I say 'technical', because many women know how to budget, but they don't know how to invest or know anything about tax strategies.

   In my case, DW was an accountant in a former life, and frugal, so I lucked out. Even then, she knows taxes, but leaves all the investing to me (other than being concerned about tax ramifications).


I think that men liked it just that way for a long time (well of course not all) I remember in the early years of career that many men did not like being called by a woman in regard to how they paid their bills etc.  In fact some old timers still don't like it : )

 

 

Life's a Journey, not a Destination" Aerosmith
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Re: Women and Financial Wellness

Message 6 of 18 (846 Views)

@retiredtraveler, @nyadrn - I was trying to avoid saying this, but here goes .. men can take that same "avoidance route" when it comes to tasks at home that women do in more traditional households .. like cook! I know guys who eat out, if their wives are away or out during mealtimes, rather than prepare a simple meal for themselves. Some will only reheat a leftover in the microwave, or nuke a frozen meal .. then eat off a disposable plate "because it's easier". Years ago I worked for someone who said he'd starve, if his wife died first .. I thought that was pretty pathetic!


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Re: Women and Financial Wellness

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"... I was trying to avoid saying this, but here goes .. men can take that same "avoidance route" when it comes to tasks at home that women do in more traditional households .. like cook!....... I thought that was pretty pathetic!"...

That's a separate subject that would come under 'does you SO do chores around the house?'.  But agreed.


Just think. The world was built by the lowest bidder.
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Re: Women and Financial Wellness

Message 8 of 18 (585 Views)
Nodded to your comments but a big Thanks for the end note, "The world was built by the lowest bidder." Haven't seen that in years and forgot.
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Re: Women and Financial Wellness

Message 9 of 18 (585 Views)

I credit my parents also for instilling in me a strong sense of financial responsibility as well as a good work ethic.  They also demonstrated that if you take good care of your things, whether those "things" are toys, clothing, vehicles, furniture, etc., they will last a long time.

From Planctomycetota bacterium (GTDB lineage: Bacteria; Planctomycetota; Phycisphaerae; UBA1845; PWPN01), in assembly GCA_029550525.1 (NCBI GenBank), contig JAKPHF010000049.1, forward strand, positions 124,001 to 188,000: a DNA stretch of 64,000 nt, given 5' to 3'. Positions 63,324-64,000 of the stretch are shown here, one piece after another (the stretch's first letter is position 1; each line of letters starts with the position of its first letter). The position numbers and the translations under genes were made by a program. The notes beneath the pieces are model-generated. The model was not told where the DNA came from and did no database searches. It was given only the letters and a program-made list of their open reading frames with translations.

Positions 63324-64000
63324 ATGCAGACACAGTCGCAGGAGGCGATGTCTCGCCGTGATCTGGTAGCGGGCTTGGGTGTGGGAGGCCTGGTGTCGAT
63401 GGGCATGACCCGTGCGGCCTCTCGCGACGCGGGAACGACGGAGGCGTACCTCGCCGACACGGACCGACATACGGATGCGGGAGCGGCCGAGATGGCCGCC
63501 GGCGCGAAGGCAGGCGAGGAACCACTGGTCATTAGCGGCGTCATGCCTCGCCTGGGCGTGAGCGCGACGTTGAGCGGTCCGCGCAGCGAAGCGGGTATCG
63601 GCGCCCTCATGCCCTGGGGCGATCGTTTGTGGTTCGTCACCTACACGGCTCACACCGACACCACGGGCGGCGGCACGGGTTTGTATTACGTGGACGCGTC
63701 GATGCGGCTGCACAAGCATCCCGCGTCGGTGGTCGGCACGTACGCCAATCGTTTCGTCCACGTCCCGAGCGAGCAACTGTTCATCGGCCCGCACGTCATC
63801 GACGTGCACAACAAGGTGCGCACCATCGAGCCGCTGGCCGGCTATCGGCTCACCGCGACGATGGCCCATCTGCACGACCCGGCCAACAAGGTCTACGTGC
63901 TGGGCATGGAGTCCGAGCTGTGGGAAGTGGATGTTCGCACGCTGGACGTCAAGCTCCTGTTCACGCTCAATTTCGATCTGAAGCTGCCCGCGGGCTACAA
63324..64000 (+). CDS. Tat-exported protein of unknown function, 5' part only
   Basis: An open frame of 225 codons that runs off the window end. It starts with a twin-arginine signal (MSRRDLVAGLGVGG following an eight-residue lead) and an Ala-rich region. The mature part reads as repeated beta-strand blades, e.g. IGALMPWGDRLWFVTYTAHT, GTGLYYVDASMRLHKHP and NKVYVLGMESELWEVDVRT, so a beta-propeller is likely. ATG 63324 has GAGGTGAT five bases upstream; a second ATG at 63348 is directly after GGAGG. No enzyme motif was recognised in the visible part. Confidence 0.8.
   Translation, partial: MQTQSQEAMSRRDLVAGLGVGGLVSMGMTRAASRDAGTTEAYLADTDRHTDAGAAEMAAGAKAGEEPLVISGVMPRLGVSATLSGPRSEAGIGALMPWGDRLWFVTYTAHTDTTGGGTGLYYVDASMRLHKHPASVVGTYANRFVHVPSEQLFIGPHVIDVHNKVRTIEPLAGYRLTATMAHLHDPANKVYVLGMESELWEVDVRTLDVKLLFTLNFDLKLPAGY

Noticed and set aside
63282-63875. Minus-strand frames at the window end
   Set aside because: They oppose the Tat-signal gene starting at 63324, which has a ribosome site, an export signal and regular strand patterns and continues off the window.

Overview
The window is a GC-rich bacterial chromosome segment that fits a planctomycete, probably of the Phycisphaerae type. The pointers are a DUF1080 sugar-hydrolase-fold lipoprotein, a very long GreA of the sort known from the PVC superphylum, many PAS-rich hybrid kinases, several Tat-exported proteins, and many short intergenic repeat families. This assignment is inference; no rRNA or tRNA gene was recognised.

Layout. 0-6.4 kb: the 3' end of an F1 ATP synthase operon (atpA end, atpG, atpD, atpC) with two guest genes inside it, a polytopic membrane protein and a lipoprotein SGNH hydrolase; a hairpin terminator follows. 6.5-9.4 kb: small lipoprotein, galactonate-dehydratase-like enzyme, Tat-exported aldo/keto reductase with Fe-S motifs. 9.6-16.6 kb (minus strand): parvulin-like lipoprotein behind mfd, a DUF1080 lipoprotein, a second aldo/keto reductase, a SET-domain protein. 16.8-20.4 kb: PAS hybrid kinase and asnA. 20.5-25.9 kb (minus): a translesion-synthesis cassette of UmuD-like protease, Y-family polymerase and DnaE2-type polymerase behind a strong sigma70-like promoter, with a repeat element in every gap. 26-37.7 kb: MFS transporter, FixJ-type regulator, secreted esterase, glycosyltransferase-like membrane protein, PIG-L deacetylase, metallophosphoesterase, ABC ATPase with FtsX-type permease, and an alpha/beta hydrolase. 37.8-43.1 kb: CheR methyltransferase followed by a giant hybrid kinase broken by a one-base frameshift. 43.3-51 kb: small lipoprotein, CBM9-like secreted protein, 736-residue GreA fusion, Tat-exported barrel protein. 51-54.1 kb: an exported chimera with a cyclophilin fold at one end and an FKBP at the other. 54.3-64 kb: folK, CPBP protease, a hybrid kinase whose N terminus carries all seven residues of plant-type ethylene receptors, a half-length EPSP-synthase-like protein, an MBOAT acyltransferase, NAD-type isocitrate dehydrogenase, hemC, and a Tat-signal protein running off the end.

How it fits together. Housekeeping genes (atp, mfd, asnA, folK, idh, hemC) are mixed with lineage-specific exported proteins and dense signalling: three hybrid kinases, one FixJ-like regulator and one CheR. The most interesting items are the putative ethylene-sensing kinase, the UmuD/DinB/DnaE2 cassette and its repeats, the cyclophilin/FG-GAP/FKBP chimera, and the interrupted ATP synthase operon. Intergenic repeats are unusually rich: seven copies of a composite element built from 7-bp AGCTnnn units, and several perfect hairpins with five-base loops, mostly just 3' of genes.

I have never married and know that I have only myself to depend on and that becomes a more serious issue after retirement.  I started contributing to a 403b in my first "grown up" job at age 21 and have tried to build a good emergency fund as well.  I save for my home projects or new cars as much as possible rather than borrow money.  I paid off my home 13 years early. 

 

Life can be enjoyed without breaking the bank.  After getting laid off from a well paying job 9 years ago I never reached that salary level again, yet my lifestyle has not suffered.  Think before you spend.  Keep splurging to a minimum.  Just use good common sense.  However, keep in mind my perspective is that of a single woman who never had children.  I do not for a moment believe it is that easy to control finances when you are raising a family.

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Re: Women and Financial Wellness

Message 10 of 18 (575 Views)
A bit on the side of focus, but you made a point I've never understood. Have known wives to go on a family trip because the man can't get back home in his own vehicle within 24 hours so refused. She pre-cooked meals so he would not skip meds or meals. If he could still drive, that didn't help. It can be fun to eat out, but if you can't find household groceries or supplies because it's another person's job, that is pitiful. Not learning to use the washier/dryer or knowing how to start the vacuum is not funny. It becomes a care issue as we age and can create dangerous homes. Not eating is no joke for the elderly when many of us are on medication. Men & Women at least need to know where to start those things we ignored. At least beware of thieves and scammers so the wrong person doesn't get in our homes or financial lives.